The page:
Elected Government Representative
This job is sometimes referred to by alternative titles
Elected government representatives are elected by the people of a specific area to help govern a city, region or country.
Members of parliament usually earn
$156K-$449K per year
Local government representatives usually earn
$2K-$270K per year
Source: New Zealand Parliamentary Counsel Office website, 2016.
Pay for elected government representatives varies depending on their position.
Member of parliament earnings
Pay for members of parliament depends on their level of responsibility.
- Members of parliament usually start on about $160,000 a year.
- Members of parliament who chair a select committee usually earn $170,000.
- Ministers outside Cabinet usually earn $240,000.
- Ministers inside Cabinet usually earn $280,000.
- The Prime Minister's salary is set at $450,000.
Members of parliament also get a yearly allowance to cover out-of-pocket expenses associated with their work, such as entertainment, meals and memberships.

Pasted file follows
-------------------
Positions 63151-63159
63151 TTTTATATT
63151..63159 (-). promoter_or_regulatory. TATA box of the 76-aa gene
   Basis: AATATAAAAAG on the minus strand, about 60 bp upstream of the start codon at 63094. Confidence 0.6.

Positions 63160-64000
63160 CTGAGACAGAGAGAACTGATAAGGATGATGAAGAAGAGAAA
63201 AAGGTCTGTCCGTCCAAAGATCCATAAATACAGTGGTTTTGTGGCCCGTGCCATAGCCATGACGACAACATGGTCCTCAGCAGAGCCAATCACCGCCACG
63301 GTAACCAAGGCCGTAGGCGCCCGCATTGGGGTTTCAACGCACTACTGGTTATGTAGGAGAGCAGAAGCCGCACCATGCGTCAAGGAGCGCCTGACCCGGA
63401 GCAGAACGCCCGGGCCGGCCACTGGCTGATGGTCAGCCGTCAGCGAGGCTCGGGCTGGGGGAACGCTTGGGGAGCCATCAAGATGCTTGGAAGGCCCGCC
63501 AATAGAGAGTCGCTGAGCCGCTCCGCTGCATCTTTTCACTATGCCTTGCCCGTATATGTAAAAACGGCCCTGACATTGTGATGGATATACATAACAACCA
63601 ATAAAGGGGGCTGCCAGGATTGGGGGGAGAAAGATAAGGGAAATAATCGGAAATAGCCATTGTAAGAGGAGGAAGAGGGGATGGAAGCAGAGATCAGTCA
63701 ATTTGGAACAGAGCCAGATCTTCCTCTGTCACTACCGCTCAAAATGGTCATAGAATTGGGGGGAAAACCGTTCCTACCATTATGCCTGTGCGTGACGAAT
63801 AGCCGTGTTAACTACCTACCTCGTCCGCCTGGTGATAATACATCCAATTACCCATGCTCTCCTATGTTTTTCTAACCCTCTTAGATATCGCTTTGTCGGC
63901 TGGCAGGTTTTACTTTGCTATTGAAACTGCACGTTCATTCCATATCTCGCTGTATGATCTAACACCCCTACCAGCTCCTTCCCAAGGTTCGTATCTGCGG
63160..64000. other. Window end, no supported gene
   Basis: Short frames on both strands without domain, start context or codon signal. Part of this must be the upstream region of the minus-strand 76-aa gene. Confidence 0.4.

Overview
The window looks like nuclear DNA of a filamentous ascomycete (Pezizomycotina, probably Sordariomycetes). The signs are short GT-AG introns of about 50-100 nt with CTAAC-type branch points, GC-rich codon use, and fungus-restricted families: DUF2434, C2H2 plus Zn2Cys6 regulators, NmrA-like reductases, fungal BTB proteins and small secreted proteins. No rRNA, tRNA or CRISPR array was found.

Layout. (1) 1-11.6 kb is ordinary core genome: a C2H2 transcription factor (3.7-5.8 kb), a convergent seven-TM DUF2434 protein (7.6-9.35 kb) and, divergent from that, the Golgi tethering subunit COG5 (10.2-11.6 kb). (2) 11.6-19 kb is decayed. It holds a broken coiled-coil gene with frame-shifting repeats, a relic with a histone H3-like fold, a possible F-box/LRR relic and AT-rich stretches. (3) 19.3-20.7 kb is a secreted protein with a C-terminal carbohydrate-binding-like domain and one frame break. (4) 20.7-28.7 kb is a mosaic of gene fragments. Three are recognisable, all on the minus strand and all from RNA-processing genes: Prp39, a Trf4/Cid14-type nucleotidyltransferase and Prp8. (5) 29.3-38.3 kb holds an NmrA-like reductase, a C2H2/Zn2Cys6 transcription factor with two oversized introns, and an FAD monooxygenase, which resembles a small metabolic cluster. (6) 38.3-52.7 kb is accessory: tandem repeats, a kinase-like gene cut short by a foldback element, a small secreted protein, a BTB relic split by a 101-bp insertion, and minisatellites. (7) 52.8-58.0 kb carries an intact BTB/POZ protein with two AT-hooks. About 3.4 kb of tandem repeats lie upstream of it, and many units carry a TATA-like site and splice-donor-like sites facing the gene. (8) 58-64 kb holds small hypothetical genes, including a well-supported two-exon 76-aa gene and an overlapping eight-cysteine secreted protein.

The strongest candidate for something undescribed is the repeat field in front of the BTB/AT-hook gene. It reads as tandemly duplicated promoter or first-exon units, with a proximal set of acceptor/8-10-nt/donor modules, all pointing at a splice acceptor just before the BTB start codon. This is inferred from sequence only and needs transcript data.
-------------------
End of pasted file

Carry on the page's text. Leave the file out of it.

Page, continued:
Source: New Zealand Parliamentary Counsel Office, 'Parliamentary Salaries and Allowances Determination (No 2) 2015', 2015.
Local government representative earnings
Pay for local government representatives depends on their responsibilities, hours and the size of their council.
- Community board members usually earn between $2,000 and $26,000 a year.
- Local and regional councillors usually earn between $13,000 and $99,000, but are paid more for extra responsibilities.
- Most mayors and regional council chairs usually earn between $49,000 and $168,000. The mayor of Auckland is New Zealand's highest paid mayor and earns about $270,000 a year.